So, in my example, as a new coffee and bar house, we are obviously not as established as some of the known “hot spots” of the city. With that in mind, it also means we do not have as much of an income yet as compared to others for marketing and getting our name out there. This will require us to reach out and try to get influencer and other free promotions through local news, etc. This will help us draft our content to try and set us up as something new, exciting and something to experience.

Opportunities

I always love this part of a SWOT analysis because it is the most positive way to view your business growth. In this section, look for ways you can and will succeed as a business. Look at your market and how it is supposed to grow and how that will benefit your business. Look for ways you can undercut and improve what your competition is doing!

In my example, FREE PEOPLE has a good market to bank on as there are always single people. In fact, San Francisco was named the best city for singles in 2017. With that knowledge, we can monopolize on the sale and opportunities to reach an ever-growing market of individuals.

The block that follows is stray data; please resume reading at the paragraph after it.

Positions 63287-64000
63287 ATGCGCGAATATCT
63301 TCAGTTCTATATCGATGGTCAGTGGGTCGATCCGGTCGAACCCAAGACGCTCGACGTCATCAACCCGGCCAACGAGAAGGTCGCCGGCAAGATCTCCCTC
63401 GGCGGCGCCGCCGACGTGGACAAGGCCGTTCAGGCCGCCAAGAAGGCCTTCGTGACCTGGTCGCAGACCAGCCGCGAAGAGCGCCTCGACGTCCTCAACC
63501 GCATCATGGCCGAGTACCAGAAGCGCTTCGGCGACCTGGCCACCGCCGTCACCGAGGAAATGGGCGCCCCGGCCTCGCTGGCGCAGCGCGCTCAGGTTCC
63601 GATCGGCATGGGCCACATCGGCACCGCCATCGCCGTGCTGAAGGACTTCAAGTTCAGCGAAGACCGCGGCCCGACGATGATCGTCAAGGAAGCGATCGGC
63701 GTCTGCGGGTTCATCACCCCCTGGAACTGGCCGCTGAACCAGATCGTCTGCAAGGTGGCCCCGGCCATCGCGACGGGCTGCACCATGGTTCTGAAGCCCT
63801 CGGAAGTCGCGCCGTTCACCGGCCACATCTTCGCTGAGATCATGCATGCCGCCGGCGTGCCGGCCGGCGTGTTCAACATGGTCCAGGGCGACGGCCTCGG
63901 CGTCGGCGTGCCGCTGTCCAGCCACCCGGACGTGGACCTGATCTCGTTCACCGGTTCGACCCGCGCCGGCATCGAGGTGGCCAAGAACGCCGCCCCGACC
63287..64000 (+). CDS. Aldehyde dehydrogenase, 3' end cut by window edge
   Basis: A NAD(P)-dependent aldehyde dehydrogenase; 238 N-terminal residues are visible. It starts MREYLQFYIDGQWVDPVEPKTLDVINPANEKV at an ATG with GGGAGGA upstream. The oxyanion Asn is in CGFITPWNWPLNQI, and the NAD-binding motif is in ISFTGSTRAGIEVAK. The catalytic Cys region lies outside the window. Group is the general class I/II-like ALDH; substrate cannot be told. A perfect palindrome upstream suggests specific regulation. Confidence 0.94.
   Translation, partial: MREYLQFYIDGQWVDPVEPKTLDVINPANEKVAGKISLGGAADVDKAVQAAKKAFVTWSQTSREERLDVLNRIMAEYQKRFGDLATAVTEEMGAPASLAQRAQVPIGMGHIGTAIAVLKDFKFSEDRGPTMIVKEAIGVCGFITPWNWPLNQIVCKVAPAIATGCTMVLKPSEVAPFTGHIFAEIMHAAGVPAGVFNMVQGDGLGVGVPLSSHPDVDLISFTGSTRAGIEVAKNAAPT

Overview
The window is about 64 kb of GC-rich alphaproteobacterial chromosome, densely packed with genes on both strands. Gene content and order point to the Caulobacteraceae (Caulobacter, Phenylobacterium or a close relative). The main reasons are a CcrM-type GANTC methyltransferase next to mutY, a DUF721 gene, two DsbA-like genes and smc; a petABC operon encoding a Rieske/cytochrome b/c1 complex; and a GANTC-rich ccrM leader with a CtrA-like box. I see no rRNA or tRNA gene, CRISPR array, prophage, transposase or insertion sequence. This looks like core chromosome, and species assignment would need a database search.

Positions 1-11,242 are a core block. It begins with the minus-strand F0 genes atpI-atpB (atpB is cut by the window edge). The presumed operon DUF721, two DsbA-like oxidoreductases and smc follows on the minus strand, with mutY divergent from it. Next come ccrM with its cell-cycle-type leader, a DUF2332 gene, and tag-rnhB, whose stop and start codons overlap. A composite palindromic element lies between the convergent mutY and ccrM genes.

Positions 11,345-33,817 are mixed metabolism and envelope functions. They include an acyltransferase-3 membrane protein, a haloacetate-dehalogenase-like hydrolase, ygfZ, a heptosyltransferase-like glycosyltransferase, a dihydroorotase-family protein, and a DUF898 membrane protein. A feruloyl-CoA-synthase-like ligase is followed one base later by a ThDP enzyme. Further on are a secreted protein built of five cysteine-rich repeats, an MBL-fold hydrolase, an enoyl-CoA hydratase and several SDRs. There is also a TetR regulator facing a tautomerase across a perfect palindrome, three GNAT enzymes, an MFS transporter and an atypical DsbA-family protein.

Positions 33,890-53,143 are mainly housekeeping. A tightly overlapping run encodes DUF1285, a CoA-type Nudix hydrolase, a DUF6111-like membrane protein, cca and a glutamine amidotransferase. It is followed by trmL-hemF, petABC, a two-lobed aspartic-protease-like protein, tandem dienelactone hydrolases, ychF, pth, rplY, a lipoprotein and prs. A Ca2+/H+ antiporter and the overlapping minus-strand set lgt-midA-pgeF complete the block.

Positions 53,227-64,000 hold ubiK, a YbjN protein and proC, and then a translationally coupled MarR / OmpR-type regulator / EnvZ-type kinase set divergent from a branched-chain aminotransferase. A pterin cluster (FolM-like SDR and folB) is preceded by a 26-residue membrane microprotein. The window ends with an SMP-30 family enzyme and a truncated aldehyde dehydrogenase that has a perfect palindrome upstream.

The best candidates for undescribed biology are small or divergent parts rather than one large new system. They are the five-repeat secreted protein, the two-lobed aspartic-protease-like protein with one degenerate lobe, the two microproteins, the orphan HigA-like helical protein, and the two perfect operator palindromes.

Threats

Like anything in life, there is an opposite, so it would be smart to not only look at the opportunities but to also see realistic limitations to your business. Look for things that will affect your bottom line, limit your target audience or locational factors that can negatively affect your business.

In my sample marketing plan, FREE PEOPLE has to compete with the already existing bars people know and love. It is our job to write content, advertise and communicate with the community about how our bar and coffee shop is a different type of experience.